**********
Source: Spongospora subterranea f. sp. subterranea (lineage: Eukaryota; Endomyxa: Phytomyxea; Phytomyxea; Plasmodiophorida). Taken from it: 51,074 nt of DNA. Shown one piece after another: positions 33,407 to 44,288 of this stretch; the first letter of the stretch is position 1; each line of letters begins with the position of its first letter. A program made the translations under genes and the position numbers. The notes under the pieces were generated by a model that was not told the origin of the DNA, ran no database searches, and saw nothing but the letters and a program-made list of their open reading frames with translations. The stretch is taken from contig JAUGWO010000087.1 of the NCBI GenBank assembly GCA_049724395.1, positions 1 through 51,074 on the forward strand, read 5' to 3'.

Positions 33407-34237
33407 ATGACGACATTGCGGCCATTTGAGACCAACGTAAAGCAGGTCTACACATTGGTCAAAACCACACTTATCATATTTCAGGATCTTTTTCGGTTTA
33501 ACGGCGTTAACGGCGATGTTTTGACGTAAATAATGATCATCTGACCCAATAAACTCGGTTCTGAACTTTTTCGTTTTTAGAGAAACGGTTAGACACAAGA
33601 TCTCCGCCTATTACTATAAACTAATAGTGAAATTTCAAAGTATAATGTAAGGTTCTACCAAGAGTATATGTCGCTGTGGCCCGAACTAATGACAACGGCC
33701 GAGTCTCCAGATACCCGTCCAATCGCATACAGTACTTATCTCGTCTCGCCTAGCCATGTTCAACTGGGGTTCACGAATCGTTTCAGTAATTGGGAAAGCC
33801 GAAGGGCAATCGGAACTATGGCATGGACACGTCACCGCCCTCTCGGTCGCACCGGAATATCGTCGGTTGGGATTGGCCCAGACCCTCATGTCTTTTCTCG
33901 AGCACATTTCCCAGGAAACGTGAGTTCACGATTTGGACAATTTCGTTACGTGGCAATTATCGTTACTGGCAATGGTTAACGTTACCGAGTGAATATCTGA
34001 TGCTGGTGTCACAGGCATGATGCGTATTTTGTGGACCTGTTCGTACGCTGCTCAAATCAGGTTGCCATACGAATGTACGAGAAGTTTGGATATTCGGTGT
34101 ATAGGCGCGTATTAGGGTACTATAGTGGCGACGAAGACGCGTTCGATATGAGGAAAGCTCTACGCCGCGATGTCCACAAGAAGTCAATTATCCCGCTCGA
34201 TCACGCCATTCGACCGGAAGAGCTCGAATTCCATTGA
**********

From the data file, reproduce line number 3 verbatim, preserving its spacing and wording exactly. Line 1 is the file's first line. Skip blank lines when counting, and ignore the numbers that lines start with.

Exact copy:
33407 ATGACGACATTGCGGCCATTTGAGACCAACGTAAAGCAGGTCTACACATTGGTCAAAACCACACTTATCATATTTCAGGATCTTTTTCGGTTTA